Michelle Clough has worked in the game industry for seven years as a freelance writer, editor, narrative designer, localization specialist, and narrative quality-assurance (QA) playtester. At the April Editors BC meeting, she gave a wide-ranging introduction to the complex and competitive world of writing and editing for video game studios.
Clough contrasted AAA games—big-budget projects produced by major studios with massive creative and marketing teams and characterized by realistic presentation and a cinematic story—with independent games produced by smaller teams, which may be more artistic and experimental or cater to niche audiences. AAA games usually have a lot of dialogue and action that can require hundreds of thousands of words to tell a story, but indie projects can still involve quite a bit of writing.
Writing and editing in different game genres
Some “wordy” game genres require more writing than others:
- role-playing games: This genre comes out of the Lord of the Rings tradition. The player takes the place of a hero in an immersive story, where the worlds are often incredibly detailed.
- interaction fiction: Players use text commands to control characters and interact with their environment.
- visual novels: Games of this genre became popular in Japan, and they are heavy on graphical elements and relatively light on gameplay. Players move the story forward by clicking on various game elements to make narrative choices.
- point-and-click adventures: Players click to pick up objects and interact with them, sometimes to solve particular puzzles or problems. This older genre is enjoying a renaissance.
- walking simulators: A genre where players use clues from diaries, audio recordings, and other artifacts to piece together a story.
Other game genres, like sports games and first-person-shooter games, may not necessarily have a story but must have clear instructions for the player.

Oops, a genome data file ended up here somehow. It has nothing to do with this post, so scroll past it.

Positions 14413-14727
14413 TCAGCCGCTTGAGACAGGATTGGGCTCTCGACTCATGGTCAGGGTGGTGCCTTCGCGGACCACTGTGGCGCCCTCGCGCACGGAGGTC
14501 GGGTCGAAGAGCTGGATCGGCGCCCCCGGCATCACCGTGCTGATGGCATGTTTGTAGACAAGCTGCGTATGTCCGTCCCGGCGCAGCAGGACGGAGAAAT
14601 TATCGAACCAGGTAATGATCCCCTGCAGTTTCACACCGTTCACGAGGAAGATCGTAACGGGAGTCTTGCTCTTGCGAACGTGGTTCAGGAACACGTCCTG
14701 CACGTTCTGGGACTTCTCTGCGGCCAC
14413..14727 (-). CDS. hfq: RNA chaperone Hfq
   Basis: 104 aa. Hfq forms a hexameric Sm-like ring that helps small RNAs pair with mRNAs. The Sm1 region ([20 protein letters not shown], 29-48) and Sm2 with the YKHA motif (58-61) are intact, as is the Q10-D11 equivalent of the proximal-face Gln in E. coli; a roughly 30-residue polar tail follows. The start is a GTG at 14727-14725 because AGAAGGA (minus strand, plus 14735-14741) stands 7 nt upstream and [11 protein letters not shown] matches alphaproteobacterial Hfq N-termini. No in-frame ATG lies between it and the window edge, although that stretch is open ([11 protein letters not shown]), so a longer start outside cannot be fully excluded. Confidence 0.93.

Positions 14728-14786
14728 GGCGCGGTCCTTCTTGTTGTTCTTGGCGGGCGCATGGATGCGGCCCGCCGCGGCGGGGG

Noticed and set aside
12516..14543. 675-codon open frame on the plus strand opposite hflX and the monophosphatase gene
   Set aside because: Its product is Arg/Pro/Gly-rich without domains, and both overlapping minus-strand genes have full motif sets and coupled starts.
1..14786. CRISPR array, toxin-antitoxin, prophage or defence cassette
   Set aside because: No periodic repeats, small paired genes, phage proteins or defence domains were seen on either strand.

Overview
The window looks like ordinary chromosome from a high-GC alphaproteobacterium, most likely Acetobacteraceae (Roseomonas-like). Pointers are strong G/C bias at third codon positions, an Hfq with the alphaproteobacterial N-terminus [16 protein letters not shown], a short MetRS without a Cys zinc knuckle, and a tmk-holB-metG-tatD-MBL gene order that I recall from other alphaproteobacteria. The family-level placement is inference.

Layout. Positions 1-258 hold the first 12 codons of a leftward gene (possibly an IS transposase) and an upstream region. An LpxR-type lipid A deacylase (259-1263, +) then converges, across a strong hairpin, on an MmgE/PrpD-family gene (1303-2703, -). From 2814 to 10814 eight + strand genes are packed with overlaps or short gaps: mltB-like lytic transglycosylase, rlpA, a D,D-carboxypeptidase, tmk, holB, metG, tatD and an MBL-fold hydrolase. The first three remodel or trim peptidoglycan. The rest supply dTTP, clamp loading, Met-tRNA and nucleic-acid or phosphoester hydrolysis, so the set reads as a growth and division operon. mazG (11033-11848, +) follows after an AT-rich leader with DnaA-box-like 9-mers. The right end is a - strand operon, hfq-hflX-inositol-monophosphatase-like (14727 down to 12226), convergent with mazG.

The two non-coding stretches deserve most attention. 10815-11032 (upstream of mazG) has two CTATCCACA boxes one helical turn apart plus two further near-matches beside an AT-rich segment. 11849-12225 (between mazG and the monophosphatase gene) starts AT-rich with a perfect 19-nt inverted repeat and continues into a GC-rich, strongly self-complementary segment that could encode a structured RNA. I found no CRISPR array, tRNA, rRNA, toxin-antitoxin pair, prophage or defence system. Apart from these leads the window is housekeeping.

Some games have a linear narrative, like movies and books, where events happen in a set order as the player progresses. The player’s skill dictates whether they fail and have to try again or succeed and progress to the next level.
In contrast, many games have nonlinear, branching narratives, where the story can change based on the player’s actions and choices. “Open world” or “sandbox” games are even less defined, allowing players the space to explore and engage at their whim. These games often have a central story triggered by arriving at certain locations within the game’s universe but also has side quests and secrets players can unlock.
In games with nonlinear narratives, the player is the driving force of the story. Editors are used to promoting the maxim “show, don’t tell,” but in video games, it’s “do, don’t show”: the players take the action and may be creating the story as they progress.
As you can imagine, this type of game can pose a writing an editing challenge. Continuity and causality are major considerations, and writers and editors have to keep all of the “what if” scenarios in mind as they write. Clough likens the task to “editing a novel where people could read it in any order and it still had to make sense.”
Writing for the story and beyond
Clough emphasized that writing for the video game industry isn’t limited to the story itself.
Even games with no story or dialogue will have text for game information, player instructions, menu options, and tutorials. This text must be clear. Some games feature cutscenes—mini movies that play at certain stages of the game to explain the story. Some extremely detailed worlds, particularly in science fiction and fantasy games, will have codexes that explain the world’s history and culture. Games will also have “flavour text”—bits of text on items in the game that don’t figure in the mechanics of the game but lend realism to the item. All of this in-game text has to be written.
Games that use environmental storytelling, advancing the story and building the mood through the setting, may not have text in the game itself, but the scenes must be described in detail to the development team. Teams also rely on a ton of internal documentation—such as character biographies, game design documents, level layouts, and world bibles—to ensure continuity and consistency between different parts of the game.